Thus the Eastern element was important in the development of the life of the south-western cities in particular. Indeed, the foundation of Montpellier itself is traditionally ascribed to fugitives from the Saracen city of Maguelone, destroyed by Charles Martel in 737. From its considerable Arabic and Jewish population may be derived the tradition of medical knowledge, which in the twelfth century made Montpellier second only to Salerno as a University of Medicine. Another sign of Eastern influence is the Oriental character of the architecture of Périgord, as Eastern as that of St. Marks at Venice. Saint Front de Périgueux, built after 1120, shows the classical single nave, without divisions or side chapels, surmounted by a characteristically Eastern series of cupolas."

This blog quotes from Joan Evans "Life in Medieval France" (Phaidon Press Ltd London, 1969, p 4-5:  Illustration: La cathédrale Saint-Front, Périgueux, source

Support TemplarsNow™ by becoming a Patron, tipping us or buying one of our Reliable Books

"Just warfare" and the rise of the military religious orders in the 12th century

In an ideological sense, the growth of the military orders was fostered by a theological shift in attitude of the Church towards just warfare. Prior to the First Crusade, the Peace of God movement had developed a policy within the Church that knights should be restricted from fighting among themselves and instead put their energies into fighting for the Church. Prior to this, the knightly class had been in almost a constant state of civil war amongst themselves and with the Church.

At the Council of Clermont in 1095, Pope Urban II advocated for the service of secular knights for the church by declaring that “you have promised more firmly than ever to keep the peace among yourselves and to preserve the rights of the church, there remains still an important work for you to do.” By deliberately trying to encourage secular knights to fight for God in the Crusades, the Church created an acceptable form of warfare within Christian ideology.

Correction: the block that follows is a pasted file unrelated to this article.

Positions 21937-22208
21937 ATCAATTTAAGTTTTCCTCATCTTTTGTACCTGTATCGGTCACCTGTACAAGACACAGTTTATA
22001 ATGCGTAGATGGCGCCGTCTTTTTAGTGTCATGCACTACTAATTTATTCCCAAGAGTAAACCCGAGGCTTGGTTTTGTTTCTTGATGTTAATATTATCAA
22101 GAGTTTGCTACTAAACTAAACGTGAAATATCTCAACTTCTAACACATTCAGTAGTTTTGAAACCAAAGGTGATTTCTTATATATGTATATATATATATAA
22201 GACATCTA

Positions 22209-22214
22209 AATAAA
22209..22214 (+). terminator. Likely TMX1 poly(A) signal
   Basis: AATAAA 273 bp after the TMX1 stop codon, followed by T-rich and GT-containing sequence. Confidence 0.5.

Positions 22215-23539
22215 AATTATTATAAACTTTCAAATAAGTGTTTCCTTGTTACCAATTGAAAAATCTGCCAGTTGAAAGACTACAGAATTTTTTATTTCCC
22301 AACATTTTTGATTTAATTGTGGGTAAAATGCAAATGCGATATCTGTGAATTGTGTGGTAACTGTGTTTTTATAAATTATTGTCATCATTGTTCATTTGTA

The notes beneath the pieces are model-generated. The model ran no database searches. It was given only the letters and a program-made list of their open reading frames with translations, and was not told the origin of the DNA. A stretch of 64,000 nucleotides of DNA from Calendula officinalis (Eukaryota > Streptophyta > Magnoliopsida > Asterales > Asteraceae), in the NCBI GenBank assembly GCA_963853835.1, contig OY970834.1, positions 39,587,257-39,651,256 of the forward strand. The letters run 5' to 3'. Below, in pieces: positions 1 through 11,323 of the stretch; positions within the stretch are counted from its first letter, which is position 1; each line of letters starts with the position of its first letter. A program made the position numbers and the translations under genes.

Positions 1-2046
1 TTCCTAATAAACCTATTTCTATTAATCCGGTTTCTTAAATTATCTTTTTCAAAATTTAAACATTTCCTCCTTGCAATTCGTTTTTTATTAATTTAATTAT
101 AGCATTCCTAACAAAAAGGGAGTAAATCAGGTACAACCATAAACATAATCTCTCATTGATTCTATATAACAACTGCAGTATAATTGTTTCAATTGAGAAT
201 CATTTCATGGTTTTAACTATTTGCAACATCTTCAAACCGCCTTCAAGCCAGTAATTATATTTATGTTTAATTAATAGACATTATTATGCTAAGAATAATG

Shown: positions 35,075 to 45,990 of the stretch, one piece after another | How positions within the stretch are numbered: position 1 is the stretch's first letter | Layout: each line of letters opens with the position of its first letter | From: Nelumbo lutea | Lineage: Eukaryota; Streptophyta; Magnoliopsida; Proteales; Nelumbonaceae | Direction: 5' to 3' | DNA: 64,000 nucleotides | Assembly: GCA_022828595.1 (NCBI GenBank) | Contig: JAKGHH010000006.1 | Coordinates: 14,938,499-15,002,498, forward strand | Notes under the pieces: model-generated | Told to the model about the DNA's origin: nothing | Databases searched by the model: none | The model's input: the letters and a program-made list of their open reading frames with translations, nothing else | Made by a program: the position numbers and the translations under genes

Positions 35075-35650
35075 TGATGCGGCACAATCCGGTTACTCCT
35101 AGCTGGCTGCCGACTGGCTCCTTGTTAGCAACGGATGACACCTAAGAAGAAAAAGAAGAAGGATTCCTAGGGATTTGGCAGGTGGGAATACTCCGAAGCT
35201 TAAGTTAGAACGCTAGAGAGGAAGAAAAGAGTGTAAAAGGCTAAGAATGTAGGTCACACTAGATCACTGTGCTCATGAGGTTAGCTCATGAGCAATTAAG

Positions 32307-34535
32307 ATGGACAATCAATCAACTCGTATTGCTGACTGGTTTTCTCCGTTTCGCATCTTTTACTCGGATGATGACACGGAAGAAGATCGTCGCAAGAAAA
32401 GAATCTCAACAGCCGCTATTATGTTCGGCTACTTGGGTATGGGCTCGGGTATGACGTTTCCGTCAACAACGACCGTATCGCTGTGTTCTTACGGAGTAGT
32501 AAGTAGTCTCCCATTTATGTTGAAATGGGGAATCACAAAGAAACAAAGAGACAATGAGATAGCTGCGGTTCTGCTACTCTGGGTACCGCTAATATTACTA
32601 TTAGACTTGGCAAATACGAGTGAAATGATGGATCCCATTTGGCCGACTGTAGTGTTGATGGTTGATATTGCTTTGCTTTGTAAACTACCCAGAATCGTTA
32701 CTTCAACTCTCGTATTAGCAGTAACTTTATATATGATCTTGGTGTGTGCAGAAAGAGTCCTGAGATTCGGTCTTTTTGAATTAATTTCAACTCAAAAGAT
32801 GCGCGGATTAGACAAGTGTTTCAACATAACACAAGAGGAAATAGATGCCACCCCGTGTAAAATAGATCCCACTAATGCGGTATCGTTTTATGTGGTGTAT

While Urban was not encouraging monks to go on Crusade, the military orders could not have existed without the ideology behind his speech because of Christianity’s traditional pacifism. The key element to this new ideology was the idea of miles Christi. The term miles Christi was essential to the ideology of the military orders and is critical in understanding their rise to power. Coming into use through the writings of St Augustine and literally meaning “soldier of Christ,” it reflects the duty of a Christian knight to protect Christendom from outside evils. As the monk fought the spiritual enemies of the Church from within his monastery, the soldier of Christ fought Christianity’s physical enemies. Instead of committing the sin of murder, the traditional Christian view of warfare, a miles Christi was actually doing penance for his sins.

The Hospitallers and the Templars fought Islam in the Holy Land and the Teutonic Knight was hugely instrumental in fighting paganism in eastern Europe. The knights of the military orders were by definition miles Christi and their development and rise to power would not have been possible without the widespread acceptance of this idea.

To the Church, the military orders provided the perfect outlet for the knightly class even when there was no official crusade being promoted. Therefore, the Church was more than willing to support them and allow their power to grow both in the Holy Land and in Europe. As the dominant European ideology, the Church’s changing theology played a large role in the growth of the military orders, and was aided most directly by the theological support of St. Bernard.

This blog quotes form a publication based on a 2014 paper by Sarah E. Hayes in the Gettysburg Historical Journal, www.medievalists.net; Illustration Templar and Hospitaller Knights, source

Support TemplarsNow™ by becoming a Patron, tipping us or buying one of our Reliable Books

The Knights Templar and the Ismaili Assassins linked?

Historians point out repeatedly analogies linking the Shia Ismaili to the Templars: both orders used initiation and were military and held the title of "Guardian of the Holy Land". What are the facts?